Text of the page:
The present invention also relates to a method of manufacturing the filter structure, wherein a pleatable filter structure including ion exchange particles distributed in a fibrous framework, in which the pleatable filter structure is subjected to a moisture treatment in which it is exposed to a humid or water containing environment, whereby the ion exchange particles swell and cause a permanent expansion of the filter structure.

In one embodiment the fibers of the fibrous framework are stretched as a result of the swelling of the ion exchange particles, and remain stretched. The filter structure is exposed to this environment until the ion exchange particles have reached a moisture content of at least 20% by weight, preferably at least 30% by weight.

The ion exchange particles may have a moisture content of less than 10% prior to the moisture treatment and present an increase in diameter during the moisture treatment of up to 38%. The humid environment used in the moisture treatment has suitably an absolute moisture content equivalent of a relative humidity of at least 70% at a temperature of 20° C. Preferably the absolute moisture content of the humid environment used in the moisture treatment is equivalent to a relative humidity of at least 80%, preferably at least 90% at a temperature of 30° C.

The moisture treatment may be performed in a batch process or in a continuous process.

The moisture treatment can be used for all ion exchange filter cloths that have a fibrous framework containing fibers, which are stretchable and have a low elasticity. A filter cloth that is particularly advantageous for the present application is described in EP 666 095 B1, which is hereby incorporated herein by reference. This filter cloth has a high degree of dimensional stability. It includes a stable framework of relatively larger denier composite fibers, thermoplastic fibers of relatively smaller denier dispersed throughout and bonded to the framework, and an ion exchange particle bonded to at least the smaller denier thermoplastic fibers. The larger denier fibers maintain the stability and permeability of the filter structure, which filter structure substantially is formed of the smaller denier fibers and the particles. The larger denier fibers should have a denier of at least about 30 dpf (denier per fiber) and should comprise a relatively higher melting component and a relatively lower melting component. The lower melting component bonds the fibers of the framework at the cross over points. The smaller denier fibers should have a denier of less than about 30 dpf and are dispersed throughout and bonded to the framework to immobilize the thermoplastic fibers and to provide a surface for attachment of the ion exchange particles. The ion exchange particles are bonded to at least the smaller denier thermoplastic fibers.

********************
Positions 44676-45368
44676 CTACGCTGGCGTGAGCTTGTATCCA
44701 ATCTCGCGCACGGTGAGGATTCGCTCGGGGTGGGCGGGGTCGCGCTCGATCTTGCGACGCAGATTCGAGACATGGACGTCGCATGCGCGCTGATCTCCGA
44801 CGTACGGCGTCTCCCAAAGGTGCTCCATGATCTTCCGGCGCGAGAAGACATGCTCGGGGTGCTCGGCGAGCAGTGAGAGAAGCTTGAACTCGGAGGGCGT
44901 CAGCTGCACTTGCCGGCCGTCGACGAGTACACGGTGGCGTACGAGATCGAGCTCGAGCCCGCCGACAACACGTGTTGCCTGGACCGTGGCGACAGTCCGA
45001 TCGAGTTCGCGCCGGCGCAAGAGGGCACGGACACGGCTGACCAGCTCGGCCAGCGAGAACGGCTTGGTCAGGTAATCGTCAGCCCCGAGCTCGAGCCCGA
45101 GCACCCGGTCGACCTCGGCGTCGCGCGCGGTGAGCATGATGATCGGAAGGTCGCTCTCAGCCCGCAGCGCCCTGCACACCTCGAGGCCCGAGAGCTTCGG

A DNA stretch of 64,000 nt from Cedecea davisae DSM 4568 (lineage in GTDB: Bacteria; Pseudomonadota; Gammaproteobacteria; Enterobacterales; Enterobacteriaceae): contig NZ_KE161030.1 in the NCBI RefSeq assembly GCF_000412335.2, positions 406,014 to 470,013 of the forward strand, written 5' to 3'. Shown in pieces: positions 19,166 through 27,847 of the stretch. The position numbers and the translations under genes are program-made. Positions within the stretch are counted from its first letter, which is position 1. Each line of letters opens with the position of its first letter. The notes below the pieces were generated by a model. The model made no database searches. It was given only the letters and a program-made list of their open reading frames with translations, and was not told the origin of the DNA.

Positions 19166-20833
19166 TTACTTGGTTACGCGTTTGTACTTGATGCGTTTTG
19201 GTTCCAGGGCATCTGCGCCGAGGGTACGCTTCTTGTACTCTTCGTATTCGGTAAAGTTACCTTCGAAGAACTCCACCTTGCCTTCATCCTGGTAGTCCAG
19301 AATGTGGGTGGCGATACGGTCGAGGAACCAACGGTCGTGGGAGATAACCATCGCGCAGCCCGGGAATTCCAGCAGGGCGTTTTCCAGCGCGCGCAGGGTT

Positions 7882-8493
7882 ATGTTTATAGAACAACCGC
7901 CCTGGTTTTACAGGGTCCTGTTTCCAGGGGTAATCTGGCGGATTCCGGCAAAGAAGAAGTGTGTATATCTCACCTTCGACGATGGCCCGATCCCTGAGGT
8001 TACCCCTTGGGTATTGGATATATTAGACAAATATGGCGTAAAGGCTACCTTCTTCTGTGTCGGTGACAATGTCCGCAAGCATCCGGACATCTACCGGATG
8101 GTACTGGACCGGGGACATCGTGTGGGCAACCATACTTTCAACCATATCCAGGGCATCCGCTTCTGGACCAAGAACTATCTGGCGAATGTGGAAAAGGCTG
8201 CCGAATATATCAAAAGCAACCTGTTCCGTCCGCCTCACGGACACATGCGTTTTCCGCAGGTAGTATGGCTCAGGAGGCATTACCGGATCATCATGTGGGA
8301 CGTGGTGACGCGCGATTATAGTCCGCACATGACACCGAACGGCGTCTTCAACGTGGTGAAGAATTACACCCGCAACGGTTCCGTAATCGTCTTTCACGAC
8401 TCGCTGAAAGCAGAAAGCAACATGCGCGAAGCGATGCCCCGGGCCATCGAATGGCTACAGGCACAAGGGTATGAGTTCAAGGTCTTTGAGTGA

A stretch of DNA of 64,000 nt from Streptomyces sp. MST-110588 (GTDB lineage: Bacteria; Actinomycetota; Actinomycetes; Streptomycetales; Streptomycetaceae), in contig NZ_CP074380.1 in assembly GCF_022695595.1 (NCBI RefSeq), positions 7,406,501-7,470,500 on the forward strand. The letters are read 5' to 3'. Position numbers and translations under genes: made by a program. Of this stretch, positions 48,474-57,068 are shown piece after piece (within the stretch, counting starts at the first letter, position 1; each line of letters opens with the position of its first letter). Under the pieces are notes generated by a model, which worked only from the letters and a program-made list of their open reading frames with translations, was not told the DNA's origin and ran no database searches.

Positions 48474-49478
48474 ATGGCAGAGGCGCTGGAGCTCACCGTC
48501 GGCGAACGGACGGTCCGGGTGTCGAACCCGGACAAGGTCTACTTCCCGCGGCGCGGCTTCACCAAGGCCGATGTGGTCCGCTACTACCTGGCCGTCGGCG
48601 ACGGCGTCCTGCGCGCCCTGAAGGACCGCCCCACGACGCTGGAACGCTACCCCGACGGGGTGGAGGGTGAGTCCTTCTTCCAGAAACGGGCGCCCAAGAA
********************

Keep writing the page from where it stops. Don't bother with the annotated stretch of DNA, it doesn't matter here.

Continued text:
This filter cloth is advantageous over fibrous filter cloths that contain an adhesive, since the ion exchange particles are incorporated in the filter structure without the use of an adhesive. The use of adhesive has certain drawbacks, as will be discussed below. Firstly, the surface area of the ion exchange particles will be partially covered by adhesive, which may substantially decrease the adsorptive effect of the filter. Secondly, an additional unwanted characteristic of adhesive containing filters is the well-known problem of outgassing, i.e. that gaseous compounds are released from the filter panel itself, during use. Adhesives commonly used in the manufacture of ion exchange filter cloths have the disadvantage that they outgas AMC, such as medium and high boiling organic species, fire retardants, plasticisers and organophosphates.

By using a composite fiber cloth as the one described in EP 666 095 B1 an ion exchange adsorbent filter structure for use in filters for adsorption of acidic or alkaline airborne molecular compounds (AMC) from an air stream, having superior removal efficiency, superior capacity, a low pressure drop and which does not require the use of an adhesive to fix the adsorbent is provided.